Heavy Load: Rick Nielsen

Rick Nielsen has been Cheap Trick’s gurning, scissor-kicking lead guitarist since the band formed in Rockford, Illinois in 1973. After 1978’s At Budokan live album, Cheap Trick became an arena act and an influence on bands as diverse as The Pixies and Mötley Crüe. Now gearing up for the release of the group’s seventeenth studio album, a tour and induction into the Rock And Roll Hall Of Fame, the 67-year-old shows no sign of slowing down. “Music is my thing,” he says. “It’s what I do.”

How do you feel about Cheap Trick being inducted into the Rock And Roll Hall Of Fame?

It feels like a validation of our whole career. I’ve heard all four of us will be there as well [estranged drummer Bun E Carlos filed a lawsuit against his bandmates in 2015]. That’s good. Bun E is a huge part of our history. But my son Daxx plays drums on our new record.

What does the new album’s title, Bang Zoom Crazy… Hello?, actually mean?

I originally wrote a song called Bang Zoom Crazy… Hello?, which evolved into a song on the new album called Long Time No See You. I wanted a title with four ‘impact’ words. The original was a kind of drinking song for people who don’t drink any more.

Do you still drink?

I haven’t had a drink for fifteen years. But I had a few before then. So I can still write songs about old vices.

What were you like at school?

If I liked a teacher I did well in their class. I was good with numbers, so I could have been a math major. But I loved music. I played drums and flute, and I was first chair in the school band until I told the band director he was a drunken, incompetent fool. I had my ass paddled in the principal’s office for that.

What would you have done if you hadn’t become a musician?

I’m an ideas guy, and I’ve always loved architecture. I can’t draw a straight line with a ruler, but I can visualise. And I’m quite handy with a computer.

Have you ever been arrested?

Yes. Outside a bar in 1969. There was a white guy and a black guy outside, and the white guy was taking a piss. A cop saw it but arrested them both for public indecency. I told him he was wrong, so he arrested me for interfering with a police officer. That was the last time I told the truth.

What do you recall about living in London in the sixties?

It was summer 1968, and I came over with [CT bassist] Tom Petersson and another friend of ours. We were in a band together before Cheap Trick. We stayed, three of us in one room, in a hotel in Bayswater. We had to put shillings in a machine to get heat. We saw Love Sculpture with Dave Edmunds, and Skid Row with Gary Moore at the Marquee.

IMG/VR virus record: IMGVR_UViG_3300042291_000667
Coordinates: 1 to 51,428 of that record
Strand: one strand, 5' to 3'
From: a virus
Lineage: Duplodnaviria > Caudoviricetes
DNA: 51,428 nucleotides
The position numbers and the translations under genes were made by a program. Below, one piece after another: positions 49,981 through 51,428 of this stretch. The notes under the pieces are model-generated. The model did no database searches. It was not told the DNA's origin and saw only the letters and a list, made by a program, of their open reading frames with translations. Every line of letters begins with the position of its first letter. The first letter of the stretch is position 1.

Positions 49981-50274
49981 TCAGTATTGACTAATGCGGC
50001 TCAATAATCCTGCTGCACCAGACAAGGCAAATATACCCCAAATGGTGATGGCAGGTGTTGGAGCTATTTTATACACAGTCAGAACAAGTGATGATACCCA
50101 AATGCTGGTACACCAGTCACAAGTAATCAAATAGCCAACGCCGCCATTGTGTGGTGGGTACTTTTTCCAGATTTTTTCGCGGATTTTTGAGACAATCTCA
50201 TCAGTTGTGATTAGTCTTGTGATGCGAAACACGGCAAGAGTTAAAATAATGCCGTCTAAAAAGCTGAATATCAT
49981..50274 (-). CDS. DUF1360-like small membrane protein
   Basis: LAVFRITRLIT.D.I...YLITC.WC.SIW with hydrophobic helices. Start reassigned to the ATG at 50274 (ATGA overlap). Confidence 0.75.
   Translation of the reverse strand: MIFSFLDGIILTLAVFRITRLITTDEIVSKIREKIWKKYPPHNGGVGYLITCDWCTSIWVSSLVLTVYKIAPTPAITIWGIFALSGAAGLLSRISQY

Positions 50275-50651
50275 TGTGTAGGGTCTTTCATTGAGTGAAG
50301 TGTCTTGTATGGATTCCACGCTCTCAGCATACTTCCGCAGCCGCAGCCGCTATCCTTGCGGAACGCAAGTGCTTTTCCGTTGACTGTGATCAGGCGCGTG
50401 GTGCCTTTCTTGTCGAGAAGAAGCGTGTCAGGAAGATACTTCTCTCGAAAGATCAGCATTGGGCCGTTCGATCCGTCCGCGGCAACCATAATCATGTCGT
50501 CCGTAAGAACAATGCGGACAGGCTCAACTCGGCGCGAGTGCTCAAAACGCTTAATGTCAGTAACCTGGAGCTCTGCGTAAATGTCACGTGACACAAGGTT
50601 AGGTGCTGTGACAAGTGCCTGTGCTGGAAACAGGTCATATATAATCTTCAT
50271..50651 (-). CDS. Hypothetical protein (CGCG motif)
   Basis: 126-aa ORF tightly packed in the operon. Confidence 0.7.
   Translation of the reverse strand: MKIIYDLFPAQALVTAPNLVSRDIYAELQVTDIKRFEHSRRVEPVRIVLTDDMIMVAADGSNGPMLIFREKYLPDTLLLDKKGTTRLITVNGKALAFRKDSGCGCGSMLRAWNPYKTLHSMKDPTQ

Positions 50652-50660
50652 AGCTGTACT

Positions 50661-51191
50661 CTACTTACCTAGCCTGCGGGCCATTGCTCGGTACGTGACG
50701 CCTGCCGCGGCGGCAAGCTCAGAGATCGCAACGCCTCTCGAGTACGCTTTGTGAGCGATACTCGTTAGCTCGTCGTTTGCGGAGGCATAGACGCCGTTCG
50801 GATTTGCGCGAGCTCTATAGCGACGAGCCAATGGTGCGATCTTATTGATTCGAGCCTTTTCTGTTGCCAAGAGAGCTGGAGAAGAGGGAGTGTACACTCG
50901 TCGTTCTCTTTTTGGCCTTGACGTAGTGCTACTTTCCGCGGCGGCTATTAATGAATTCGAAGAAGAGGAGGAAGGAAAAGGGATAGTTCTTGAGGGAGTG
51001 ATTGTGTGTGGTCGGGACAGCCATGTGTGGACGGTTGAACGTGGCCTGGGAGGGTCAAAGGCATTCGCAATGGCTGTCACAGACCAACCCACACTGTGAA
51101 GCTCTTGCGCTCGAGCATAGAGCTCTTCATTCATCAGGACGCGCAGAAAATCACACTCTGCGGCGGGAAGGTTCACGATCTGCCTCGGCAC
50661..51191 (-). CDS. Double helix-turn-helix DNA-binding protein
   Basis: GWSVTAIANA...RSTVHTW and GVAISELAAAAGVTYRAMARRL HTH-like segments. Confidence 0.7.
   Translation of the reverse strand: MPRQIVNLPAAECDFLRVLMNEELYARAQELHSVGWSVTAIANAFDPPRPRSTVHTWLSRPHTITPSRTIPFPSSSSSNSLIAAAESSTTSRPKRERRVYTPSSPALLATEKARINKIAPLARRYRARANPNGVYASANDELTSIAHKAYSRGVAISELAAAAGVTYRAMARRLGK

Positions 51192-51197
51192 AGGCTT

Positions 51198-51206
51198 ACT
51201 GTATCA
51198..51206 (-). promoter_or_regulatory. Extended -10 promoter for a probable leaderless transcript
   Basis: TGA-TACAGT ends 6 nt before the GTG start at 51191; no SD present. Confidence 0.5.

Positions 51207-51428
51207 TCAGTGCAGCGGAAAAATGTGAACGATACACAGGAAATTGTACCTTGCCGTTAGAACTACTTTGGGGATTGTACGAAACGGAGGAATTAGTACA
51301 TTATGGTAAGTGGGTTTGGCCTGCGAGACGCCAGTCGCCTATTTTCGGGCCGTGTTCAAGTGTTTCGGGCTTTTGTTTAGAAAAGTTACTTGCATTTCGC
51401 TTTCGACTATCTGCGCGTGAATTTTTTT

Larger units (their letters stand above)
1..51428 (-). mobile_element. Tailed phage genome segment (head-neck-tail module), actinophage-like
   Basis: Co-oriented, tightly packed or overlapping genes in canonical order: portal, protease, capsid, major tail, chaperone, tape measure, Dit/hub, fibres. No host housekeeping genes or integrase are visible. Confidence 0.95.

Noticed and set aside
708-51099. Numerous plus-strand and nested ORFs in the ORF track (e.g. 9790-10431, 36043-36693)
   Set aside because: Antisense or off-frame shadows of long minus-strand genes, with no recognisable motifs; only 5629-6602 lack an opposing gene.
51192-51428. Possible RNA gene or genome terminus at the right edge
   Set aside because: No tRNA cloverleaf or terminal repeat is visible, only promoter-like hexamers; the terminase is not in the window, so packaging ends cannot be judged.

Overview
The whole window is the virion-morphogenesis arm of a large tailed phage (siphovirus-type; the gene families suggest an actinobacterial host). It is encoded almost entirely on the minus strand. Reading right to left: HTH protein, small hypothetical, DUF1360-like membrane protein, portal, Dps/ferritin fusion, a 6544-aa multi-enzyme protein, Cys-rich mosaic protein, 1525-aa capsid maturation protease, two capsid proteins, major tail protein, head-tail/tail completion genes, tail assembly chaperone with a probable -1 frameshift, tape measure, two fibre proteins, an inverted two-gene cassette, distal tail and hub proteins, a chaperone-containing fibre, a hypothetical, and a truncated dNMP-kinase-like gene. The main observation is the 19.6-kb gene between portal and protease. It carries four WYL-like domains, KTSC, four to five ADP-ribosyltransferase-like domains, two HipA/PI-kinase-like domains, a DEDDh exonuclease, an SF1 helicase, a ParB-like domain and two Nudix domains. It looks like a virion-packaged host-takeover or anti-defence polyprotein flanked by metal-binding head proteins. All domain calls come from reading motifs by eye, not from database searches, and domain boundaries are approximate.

Would you describe yourself as an Anglophile?

Yes. A lot of my roots are in British music. I was the only person in America to have Melody Maker airmailed to them, because I couldn’t wait six weeks for it to arrive by boat.

What was the lowest point of your career?

There are things I like about every Cheap Trick record. Even the ones people think are no good, like [1986’s] The Doctor. But every song I’ve ever written has a story or is about a personal experience.

Which is your favourite Cheap Trick song, then?

There’s a version of World’s Greatest Lover on [the 1996 box set] Sex, America, Cheap Trick which has me singing on it. I am one thousandth as good a singer as [CT vocalist] Robin Zander, but it’s my demo and it’s my emotions, so it’s kinda cool.

What do you remember about playing on the sessions for John Lennon’s Double Fantasy album?

It was August 1980 and my son Daxx had just been born. I’d been at the hospital for the birth of my other kids, but I missed Daxx’s as I’d been asked to play on a John Lennon record. If it had been McCartney’s record I’d have gone to the hospital. But John Lennon was cool and quirky. But when I first walked into the studio he said: “Oh, it’s you!” I think he thought he was getting Ricky Nelson.

Was Lennon a Cheap Trick fan?

Yes. When I was playing on [Lennon’s] I’m Losing You, he looked over at the producer, Jack Douglas, and said: “God! I wish I’d had him on Cold Turkey.” He and Jack actually talked about Lennon going out with Cheap Trick instead of his studio band. That’s a true story.

Do you believe in God?

I believe in a higher power. But I’m not sure what the definition of ‘God’ is. Is God an orgasm? All I know is there’s got to be something up there that’s better than I am. I can guarantee you that.

Bang, Zoom, Crazy… Hello? is out on April 1 via Big Machine.

Mark Blake

Mark Blake is a music journalist and author. His work has appeared in The Times and The Daily Telegraph, and the magazines Q, Mojo, Classic Rock, Music Week and Prog. He is the author of Pigs Might Fly: The Inside Story of Pink Floyd, Is This the Real Life: The Untold Story of Queen, Magnifico! The A–Z Of Queen, Peter Grant, The Story Of Rock's Greatest Manager and Pretend You're in a War: The Who & The Sixties.